Moreover, there is a controversy whether Fe2+ as a promoter of LPO. Studies shown that protein nitration and LPO can lead to APAP hepatotoxicity after Fe2+ overload . PUFAs react with ROS to generate lipid hydroperoxides (LOOHs), which react with Fe2+ via Fenton reaction to produce highly reactive lipid free radicals . Lipid free radicals further react with other PUFAs propagating a chain reaction. If is an uncontrolled episode, it leads to the accumulation of lipid peroxides and induces Fe2+-mediated cell death . In addition, Fe2+ has also been proved to catalyze the nitrification process of ONOO− to proteins such as MnSOD, which is beneficial to oxidative stress and mitochondrial dysfunction by APAP-mediated cell death [83, 84]. Deferoxamine can inhibit ONOO–-mediated protein nitrification, which demonstrates that Fe2+chelators have partial protective effect on APAP-induced liver injury . As mentioned earlier, LPO was not sufficient in quantity to cause APAP-induced cell death. Therefore, under normal conditions, ferroptosis is not a cell death mode related to APAP hepatotoxicity , but may affect DILI through classical Fenton reaction and other mechanisms.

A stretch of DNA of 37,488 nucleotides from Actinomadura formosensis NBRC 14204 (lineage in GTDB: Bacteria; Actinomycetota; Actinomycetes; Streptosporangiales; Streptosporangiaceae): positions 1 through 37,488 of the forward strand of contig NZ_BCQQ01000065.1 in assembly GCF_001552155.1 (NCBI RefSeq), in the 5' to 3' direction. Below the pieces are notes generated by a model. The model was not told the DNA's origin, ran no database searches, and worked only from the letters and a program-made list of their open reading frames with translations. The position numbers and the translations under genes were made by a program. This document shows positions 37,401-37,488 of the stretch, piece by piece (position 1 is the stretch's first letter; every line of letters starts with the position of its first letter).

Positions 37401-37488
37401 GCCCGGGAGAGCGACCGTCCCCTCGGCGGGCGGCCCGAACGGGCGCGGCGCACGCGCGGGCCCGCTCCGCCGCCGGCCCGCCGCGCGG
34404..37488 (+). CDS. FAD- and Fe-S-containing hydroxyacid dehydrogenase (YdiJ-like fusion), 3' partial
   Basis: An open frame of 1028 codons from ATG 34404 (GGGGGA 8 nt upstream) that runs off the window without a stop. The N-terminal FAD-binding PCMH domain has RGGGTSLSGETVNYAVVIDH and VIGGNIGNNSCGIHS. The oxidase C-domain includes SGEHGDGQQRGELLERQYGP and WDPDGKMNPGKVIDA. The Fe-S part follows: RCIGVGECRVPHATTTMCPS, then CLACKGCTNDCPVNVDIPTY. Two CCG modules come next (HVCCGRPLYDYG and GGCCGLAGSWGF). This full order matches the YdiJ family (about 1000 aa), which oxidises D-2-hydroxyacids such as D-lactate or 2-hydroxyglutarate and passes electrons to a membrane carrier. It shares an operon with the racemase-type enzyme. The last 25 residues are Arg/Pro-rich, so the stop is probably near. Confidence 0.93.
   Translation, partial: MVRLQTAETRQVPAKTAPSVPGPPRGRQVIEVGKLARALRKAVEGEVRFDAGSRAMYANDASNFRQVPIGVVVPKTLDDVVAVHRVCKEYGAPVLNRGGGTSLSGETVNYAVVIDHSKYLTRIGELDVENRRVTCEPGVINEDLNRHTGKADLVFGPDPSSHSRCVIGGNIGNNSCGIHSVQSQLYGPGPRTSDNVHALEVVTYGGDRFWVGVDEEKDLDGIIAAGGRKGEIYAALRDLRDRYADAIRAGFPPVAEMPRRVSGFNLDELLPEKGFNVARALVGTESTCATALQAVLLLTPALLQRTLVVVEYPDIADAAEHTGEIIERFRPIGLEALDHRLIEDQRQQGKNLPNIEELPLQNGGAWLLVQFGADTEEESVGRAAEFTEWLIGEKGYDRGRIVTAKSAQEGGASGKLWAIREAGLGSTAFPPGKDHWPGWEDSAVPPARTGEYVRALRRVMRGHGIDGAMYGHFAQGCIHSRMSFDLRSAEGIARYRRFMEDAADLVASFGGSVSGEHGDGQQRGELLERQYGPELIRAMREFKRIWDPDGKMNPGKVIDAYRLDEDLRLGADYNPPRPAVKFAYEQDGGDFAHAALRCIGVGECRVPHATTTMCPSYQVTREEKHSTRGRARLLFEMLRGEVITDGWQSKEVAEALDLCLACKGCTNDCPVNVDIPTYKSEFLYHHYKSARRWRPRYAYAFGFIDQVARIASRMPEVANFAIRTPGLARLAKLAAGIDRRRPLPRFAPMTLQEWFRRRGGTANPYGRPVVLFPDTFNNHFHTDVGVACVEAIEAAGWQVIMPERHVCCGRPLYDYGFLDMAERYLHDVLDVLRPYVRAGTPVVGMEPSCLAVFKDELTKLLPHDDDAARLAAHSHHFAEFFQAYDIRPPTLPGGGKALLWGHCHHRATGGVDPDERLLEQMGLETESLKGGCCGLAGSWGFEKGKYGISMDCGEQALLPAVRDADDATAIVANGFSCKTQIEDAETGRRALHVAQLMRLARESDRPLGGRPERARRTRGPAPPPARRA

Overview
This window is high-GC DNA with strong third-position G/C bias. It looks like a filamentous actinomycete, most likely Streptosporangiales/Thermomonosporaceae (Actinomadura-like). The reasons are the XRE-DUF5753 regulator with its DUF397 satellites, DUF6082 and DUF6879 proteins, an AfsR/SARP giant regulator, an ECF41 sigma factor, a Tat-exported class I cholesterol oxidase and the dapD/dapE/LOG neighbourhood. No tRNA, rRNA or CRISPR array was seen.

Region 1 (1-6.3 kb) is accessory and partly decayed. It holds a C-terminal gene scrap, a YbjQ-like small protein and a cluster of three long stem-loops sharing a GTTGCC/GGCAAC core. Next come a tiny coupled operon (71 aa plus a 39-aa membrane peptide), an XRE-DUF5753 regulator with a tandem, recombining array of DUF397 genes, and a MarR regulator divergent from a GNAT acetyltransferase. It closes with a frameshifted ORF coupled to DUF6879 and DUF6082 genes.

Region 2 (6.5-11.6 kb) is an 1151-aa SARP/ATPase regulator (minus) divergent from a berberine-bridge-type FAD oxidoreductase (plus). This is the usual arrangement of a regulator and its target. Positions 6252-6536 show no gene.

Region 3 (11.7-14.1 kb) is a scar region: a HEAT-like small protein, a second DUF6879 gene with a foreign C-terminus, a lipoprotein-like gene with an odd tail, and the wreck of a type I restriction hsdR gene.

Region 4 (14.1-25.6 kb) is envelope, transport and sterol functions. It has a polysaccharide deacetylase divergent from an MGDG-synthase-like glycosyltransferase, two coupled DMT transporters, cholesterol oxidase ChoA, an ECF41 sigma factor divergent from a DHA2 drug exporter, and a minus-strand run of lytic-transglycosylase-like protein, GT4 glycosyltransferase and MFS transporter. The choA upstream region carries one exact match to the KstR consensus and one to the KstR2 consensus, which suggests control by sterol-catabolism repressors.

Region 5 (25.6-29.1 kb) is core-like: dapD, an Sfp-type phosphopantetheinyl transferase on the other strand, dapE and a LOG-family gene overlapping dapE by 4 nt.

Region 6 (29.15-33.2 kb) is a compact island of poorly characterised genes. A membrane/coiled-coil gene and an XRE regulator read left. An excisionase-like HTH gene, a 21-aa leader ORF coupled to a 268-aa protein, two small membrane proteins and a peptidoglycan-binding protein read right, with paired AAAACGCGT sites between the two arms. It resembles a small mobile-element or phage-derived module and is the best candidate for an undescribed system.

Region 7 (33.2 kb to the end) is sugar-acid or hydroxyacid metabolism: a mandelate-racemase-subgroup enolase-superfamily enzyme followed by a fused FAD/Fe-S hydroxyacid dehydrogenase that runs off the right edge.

The ER is an essential component of endomembrane system of cells which provide a great many of functionality, such as regulating cellular calcium (Ca2+) concentration, involved in lipid synthesis and transportation, and thus accelerating protein folding (Figure 2) . The tight coupling between the subunits of new proteins in the ER lumen and the ER folding ability is necessary for effective protein folding in ER . However, protein folding is prone to failure when various cellular stresses occur, leading to the induction of the unfolded protein response (UPR), which is initiated to restore cellular homeostasis after acute stress exposure . In mammalian cells, UPR transmits survival signals through three primary pathways and those major proteins involved in this stress response; those pathways mentioned above include inositol-requiring enzyme 1 (IRE1), the protein kinase RNA (PKR)-like ER kinase (PERK), and the activating transcription factor 6 (ATF6) which remain inactive by attaching to binding immunoglobulin protein (BiP), also known as 78-kDa glucose-regulated protein (GRP78) conditions [90–93]. The activation modes of the three proteins are not identical. IRE1 and PERK are activated by autophosphorylation, while ATF6 is activated by intra-membrane cleavage, which releases its N-terminal fragment for transcription transactivation .